A potential trade sending Nikola Mirotic to New Orleans survived for about 20 minutes on the Twitterverse.
By the time it ceased to exist, Mirotic boarded the team charter Tuesday afternoon and joined the Bulls on a flight to Portland for the start of a three-game road trip.
Whether he'll play against the Blazers on Wednesday -- the Bulls say he was held out of Monday's practice with a lower leg strain -- or be dealt to another team before the NBA trade deadline hits on Feb. 8 remains unknown.
It's no secret the Bulls have sought a new home for Mirotic. His basketball skills are similar to teammates Lauri Markkanen and Bobby Portis, and the Bulls don't seem to think he's a great fit for their locker room.
NBC Sports Chicago was first to report a deal was brewing to send Mirotic to New Orleans for a first-round draft pick and ex-Bulls center Omer Asik. Not long after, ESPN updated the story, saying the deal had fallen apart for now.
In theory, the deal makes sense. The Bulls are looking to add draft picks to the rebuilding project and New Orleans could use another scorer after losing center DeMarcus Cousins for the season with a torn Achilles tendon.
The Pelicans would be using the first-round pick to secure a salary dump. Asik, who has played in just 13 games this season, is owed $11.3 million next season, then has a $3 million buyout for 2018-19.
The problem was the second year of Mirotic's contract, according to a league source. The fourth-year forward has a team option worth $12.5 million for next season along with a no-trade clause in this year's deal. In order for Mirotic to agree to be traded, he would likely request that second year be guaranteed.
Mirotic's performance this season would merit that sort of salary. He's the Bulls' leading scorer at 16.8 points per game, shooting 43 percent from 3-point range, and has posted those numbers in part-time minutes off the bench.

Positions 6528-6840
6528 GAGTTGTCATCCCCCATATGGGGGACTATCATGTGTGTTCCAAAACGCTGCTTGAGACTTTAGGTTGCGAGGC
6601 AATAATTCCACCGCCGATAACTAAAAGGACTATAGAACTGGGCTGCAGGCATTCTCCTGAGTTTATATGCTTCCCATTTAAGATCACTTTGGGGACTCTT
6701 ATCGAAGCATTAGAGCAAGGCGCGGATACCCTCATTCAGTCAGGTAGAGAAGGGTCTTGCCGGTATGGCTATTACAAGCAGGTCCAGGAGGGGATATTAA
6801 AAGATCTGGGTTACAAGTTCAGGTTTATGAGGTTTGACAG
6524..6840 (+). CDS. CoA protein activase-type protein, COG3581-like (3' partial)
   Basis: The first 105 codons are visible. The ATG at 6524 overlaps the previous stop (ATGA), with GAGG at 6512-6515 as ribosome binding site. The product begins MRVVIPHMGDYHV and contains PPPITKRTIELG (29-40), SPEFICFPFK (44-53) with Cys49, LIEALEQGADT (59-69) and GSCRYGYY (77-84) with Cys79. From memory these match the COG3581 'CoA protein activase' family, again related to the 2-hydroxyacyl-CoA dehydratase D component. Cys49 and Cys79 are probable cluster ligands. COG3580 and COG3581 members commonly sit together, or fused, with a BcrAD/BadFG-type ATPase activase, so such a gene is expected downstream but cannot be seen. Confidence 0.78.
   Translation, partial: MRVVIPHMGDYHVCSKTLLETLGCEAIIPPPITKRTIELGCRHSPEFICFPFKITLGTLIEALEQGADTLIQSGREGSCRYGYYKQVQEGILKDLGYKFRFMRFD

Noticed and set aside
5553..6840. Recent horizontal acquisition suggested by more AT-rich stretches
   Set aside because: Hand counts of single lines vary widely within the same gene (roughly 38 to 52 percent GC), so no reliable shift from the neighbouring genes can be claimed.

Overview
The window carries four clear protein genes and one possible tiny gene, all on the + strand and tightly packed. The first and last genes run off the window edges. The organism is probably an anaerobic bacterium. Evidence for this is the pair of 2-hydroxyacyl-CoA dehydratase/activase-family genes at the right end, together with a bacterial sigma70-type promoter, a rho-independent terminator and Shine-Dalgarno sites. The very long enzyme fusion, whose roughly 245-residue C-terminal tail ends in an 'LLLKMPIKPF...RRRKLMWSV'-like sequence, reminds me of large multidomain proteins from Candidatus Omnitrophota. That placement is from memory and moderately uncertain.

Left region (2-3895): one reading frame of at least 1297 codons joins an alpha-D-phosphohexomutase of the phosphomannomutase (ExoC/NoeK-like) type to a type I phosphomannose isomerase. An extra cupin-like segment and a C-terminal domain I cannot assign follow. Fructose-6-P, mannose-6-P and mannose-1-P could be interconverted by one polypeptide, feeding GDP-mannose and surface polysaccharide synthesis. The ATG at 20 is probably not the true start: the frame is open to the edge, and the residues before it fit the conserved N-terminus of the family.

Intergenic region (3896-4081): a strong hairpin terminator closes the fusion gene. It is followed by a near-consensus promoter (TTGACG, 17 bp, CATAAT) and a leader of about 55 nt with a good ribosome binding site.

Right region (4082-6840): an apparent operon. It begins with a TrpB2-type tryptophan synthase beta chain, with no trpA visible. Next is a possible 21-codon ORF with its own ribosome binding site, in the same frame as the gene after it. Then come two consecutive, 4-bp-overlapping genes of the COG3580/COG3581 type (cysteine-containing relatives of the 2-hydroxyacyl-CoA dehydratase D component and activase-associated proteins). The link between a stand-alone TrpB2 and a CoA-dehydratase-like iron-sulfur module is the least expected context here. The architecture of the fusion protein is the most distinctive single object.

New Orleans is hoping to re-sign Cousins this summer, though. The Pelicans have already committed to large salaries for Anthony Davis ($25.4 million next season) and Jrue Holiday ($26.1 million), so they are concerned about having to pay the luxury tax. It's not clear if this trade could take on a different form or if it's completely dependent on Mirotic waiving his no-trade clause without a guarantee for next season's salary.
The Bulls still have more than a week to find a suitable deal for Mirotic. It's also conceivable he could stay with the Bulls. They might find a better trade around the draft or even next season, when he'd have a true expiring contract.
The Bulls' rebuilding project is off to a decent start with a nucleus of Zach LaVine, Kris Dunn and Markkanen. Denzel Valentine, David Nwaba and Portis are not likely to be traded since they are contributing players on smaller contracts. But the Bulls are likely open to most any move that could bring back a first-round pick or young talent.
A couple other potential trade pieces -- center Robin Lopez and forward Justin Holiday -- are signed through next season. Lopez, especially, will be more attractive in a trade when he has an expiring contract next year. But the Bulls also like his performance as a veteran leader and Lopez has produced a career-high 12.7 points this season, so it won't be a surprise if he sticks around.
Trade season officially began Monday when the Clippers sent Blake Griffin to Detroit for Tobias Harris, Avery Bradley, Boban Marjanovic and two draft picks, a deal that caught most people by surprise.
Bulls coach Fred Hoiberg was asked about his message to players while trade rumors are circling.
"The No. 1 thing right now, we've talked about it all along, is continue to go out and worry about the things that you can control," he said. "That's playing hard and giving great effort and preparing yourself the right way."
While Mirotic made the trip to Portland, Markkanen stayed back for personal reasons, but could join the team later in the week. Dunn, who has missed the past five games in concussion protocol, also did not travel.